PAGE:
Along the same lines, have you looked at the GE visualization tool for the German energy mix from 1950 – 2030. Data comes from a variety of sources: AG Energiebilanzen; Kalert; BPB; BGR; Eurostat; Kohlenstatistik; IPPNW; Federal Ministry of Economics and Technology Leitstudie 2010; Prognos AG; and Plan B 2050.

From 1985 to today, it suggests coal use has declined from 42% down to 23% total energy consumption. To 2030, it projects a further decline to 8 – 12% (with different metrics in range depending on elevated contribution from renewables and energy efficiency). Natural gas remains relatively stable at 22-24% to 2030, with a high case of 38% in the low coal and low consumption alternative, for a lower carbon footprint. Presentation includes all data on imports and energy dependencies to rest of Europe, US, and Africa (with nuclear fully phasing out around 2020 – 2025).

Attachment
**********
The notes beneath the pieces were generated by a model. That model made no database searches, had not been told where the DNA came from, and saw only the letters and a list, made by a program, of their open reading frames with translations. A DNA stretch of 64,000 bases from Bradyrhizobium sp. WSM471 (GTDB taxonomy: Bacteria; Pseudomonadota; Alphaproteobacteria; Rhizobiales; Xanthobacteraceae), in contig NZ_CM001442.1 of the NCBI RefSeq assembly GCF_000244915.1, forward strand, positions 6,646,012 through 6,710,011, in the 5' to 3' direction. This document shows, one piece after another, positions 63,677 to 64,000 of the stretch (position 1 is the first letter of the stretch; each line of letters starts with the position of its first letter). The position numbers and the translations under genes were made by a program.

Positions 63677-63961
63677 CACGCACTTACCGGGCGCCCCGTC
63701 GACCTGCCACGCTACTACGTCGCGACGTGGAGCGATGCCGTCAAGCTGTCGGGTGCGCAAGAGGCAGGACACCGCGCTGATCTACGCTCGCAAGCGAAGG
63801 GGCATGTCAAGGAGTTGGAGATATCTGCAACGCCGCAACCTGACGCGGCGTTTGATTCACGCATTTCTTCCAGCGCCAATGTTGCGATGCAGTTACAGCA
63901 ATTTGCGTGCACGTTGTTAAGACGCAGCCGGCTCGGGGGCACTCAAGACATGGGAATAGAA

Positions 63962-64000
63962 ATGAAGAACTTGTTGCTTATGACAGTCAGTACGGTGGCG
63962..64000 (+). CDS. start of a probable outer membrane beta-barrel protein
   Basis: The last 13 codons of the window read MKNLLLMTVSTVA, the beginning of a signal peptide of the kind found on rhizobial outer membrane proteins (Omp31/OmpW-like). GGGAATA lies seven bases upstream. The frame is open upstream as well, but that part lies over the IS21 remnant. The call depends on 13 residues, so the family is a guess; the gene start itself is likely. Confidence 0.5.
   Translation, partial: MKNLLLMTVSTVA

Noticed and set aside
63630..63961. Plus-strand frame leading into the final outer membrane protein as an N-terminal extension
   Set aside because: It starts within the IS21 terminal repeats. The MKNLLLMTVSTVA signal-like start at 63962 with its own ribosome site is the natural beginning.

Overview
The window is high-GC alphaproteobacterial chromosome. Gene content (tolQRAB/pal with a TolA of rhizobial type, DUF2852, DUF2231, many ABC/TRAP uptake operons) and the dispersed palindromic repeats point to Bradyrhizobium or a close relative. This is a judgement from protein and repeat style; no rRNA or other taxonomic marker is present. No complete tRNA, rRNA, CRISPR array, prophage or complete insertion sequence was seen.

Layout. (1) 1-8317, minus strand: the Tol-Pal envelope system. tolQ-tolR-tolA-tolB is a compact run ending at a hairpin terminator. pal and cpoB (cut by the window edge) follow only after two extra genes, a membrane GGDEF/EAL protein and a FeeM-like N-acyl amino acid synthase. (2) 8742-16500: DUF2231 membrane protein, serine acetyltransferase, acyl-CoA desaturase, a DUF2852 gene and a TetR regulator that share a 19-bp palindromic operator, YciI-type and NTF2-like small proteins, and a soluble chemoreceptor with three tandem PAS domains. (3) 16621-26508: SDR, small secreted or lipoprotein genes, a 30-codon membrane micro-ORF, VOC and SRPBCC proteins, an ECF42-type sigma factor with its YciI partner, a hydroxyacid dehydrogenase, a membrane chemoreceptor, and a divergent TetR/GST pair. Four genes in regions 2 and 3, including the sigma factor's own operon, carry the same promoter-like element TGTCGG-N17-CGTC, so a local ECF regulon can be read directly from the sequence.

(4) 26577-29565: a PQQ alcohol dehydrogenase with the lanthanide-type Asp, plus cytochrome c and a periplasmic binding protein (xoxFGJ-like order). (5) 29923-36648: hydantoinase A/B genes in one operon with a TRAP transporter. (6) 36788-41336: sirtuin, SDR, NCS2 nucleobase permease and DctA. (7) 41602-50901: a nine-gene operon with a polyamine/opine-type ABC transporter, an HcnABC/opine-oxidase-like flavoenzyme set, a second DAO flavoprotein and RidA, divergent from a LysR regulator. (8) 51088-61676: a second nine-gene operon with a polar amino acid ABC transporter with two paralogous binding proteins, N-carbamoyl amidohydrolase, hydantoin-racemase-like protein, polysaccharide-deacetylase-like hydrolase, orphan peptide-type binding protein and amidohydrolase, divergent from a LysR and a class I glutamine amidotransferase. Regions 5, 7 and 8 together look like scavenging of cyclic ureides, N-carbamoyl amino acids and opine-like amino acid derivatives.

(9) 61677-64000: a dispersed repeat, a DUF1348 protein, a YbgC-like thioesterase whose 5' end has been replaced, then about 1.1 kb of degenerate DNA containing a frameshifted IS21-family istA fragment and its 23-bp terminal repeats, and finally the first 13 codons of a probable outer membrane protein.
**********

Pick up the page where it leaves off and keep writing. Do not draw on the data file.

A paper with greater detail is presented here: Energieszenarien 2011 (from Federal Ministry for Economics and Technology), click here for Google translation.


This looks like it might be blowing up into something a little bit ridiculous.

It doesn’t really make sense, though.

Sodium-22 is an unstable, artificial radionuclide with a half-life of 2.6 years. It has one neutron less than natural, stable Na-23, and accordingly, it decays by positive beta decay (positron emission).

Like most other proton-rich radionuclides, it is not produced in fission reactors, and it is instead produced with a particle accelerator, by irradiating Mg-24 with a beam of deuterons in a cyclotron.

It has no relevance or usefulness for nuclear weapons or peaceful nuclear energy generation.